"Best fitteth my degree, and your condition." Steevens. 9 Where now you're both a father and a son.] Where, in this place, has the power of whereas. So, in The Two Gentlemen of Verona :

"And where I thought the remnant of mine age

"Should have been cherish'd by her childlike duty,
"I am now full resolv'd to take a wife."

Where (and with the same meaning) occurs again in Act II, sc. iii, of this play:

"Where now his son 's a glow-worm" &c. Steevens.

1 for wisdom sees, those men

Blush not in actions blacker than the night,

Will shun no course to keep them from the light.] All the old copies read-will shew—, but shew is evidently a corruption. The word that I have ventured to insert in the text, in its place, was suggested by these lines in a subsequént scene, which appear to me strongly to support this emendation :

"And what may make him blush in being known, "He'll stop the course by which it might be known." We might read 'schew for eschew, if there were any instance of such an abbreviation being used.

The expression is here, as in many places in this play, elliptical: for wisdom sees, that those who do not blush to commit acVOL. XVII.


One sin, I know, another doth provoke;

Murder 's as near to lust, as flame to smoke.
Poison and treason are the hands of sin,

Ay, and the targets, to put off the shame:
Then, lest my life be cropp'd to keep you clear,2
By flight I'll shun the danger which I fear.



Ant. He hath found the meaning,3 for the which we


To have his head.

He must not live to trumpet forth my infamy,
Nor tell the world, Antiochus doth sin

In such a loathed manner:

And therefore instantly this prince must die;
For by his fall my honour must keep high.
Who attends on us there?



Doth your highness call? Ant. Thaliard, you 're of our chamber, and our mind Partakes her private actions to your secresy: And for your faithfulness we will advance you. Thaliard, behold, here 's poison, and here 's gold; We hate the prince of Tyre, and thou must kill him;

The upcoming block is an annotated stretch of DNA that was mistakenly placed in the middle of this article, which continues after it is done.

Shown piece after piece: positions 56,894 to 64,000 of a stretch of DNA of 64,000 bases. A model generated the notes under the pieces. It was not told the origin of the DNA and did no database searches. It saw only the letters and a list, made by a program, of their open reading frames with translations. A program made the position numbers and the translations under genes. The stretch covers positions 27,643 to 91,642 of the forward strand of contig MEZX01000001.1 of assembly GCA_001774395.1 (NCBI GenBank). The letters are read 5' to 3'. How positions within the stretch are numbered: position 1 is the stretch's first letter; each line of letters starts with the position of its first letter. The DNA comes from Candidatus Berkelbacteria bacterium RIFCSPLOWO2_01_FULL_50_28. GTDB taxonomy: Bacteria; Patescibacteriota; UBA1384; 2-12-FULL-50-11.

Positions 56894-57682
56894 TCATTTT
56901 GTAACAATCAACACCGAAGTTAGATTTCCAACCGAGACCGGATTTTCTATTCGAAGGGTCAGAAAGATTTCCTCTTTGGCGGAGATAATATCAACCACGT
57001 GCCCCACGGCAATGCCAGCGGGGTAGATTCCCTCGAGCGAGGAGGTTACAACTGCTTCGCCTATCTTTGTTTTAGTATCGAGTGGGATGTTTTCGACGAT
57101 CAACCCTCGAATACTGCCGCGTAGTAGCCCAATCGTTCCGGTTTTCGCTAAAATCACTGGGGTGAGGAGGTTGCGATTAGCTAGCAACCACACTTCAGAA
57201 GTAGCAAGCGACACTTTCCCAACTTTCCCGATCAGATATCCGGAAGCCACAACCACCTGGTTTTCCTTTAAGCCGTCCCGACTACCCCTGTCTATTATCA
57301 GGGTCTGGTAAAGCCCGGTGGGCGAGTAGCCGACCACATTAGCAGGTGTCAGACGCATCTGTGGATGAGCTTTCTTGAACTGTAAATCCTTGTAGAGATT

tions blacker than the night, will not shun any course, in order to preserve them from being made publick. Malone.


to keep you clear,] To prevent any suspicion from falling on you. So, in Macbeth:


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always thought, that I Require a clearness." Malone.


3 He hath found the meaning,] So, in Twine's book: lonius prince of Tyre hath found out the solution of my question; wherefore take shipping" &c. Steevens.

4 Thaliard.] This name is somewhat corrupted from Thaliarch, i. e. Thaliarchus, as it stands in Twine's translation. Steevens.

5 Thaliard, you're of our chamber, &c.] So, in Twine's translation: "Thaliarchus, the only faithfull and trustie minister of my secrets" &c. The rest of the scene is formed on the same original. Steevens.

6 Partakes her private actions —] Our author in The Winter's Tale uses the word partake in an active sense, for participate :

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your exultation

"Partake to every one." Malone.

It fits thee not to ask the reason why,
Because we bid it. Say, is it done ?7


'Tis done.

Enter a Messenger.

Ant. Enough;

My lord,

Lest your breath cool yourself, telling your haste.
Mess. My lord, prince Pericles is fled. [Exit Mess.

As thou

Wilt live, fly after: and, as an arrow, shot
From a well-experienc'd archer, hits the mark
His eye doth level at, so thou ne'er return,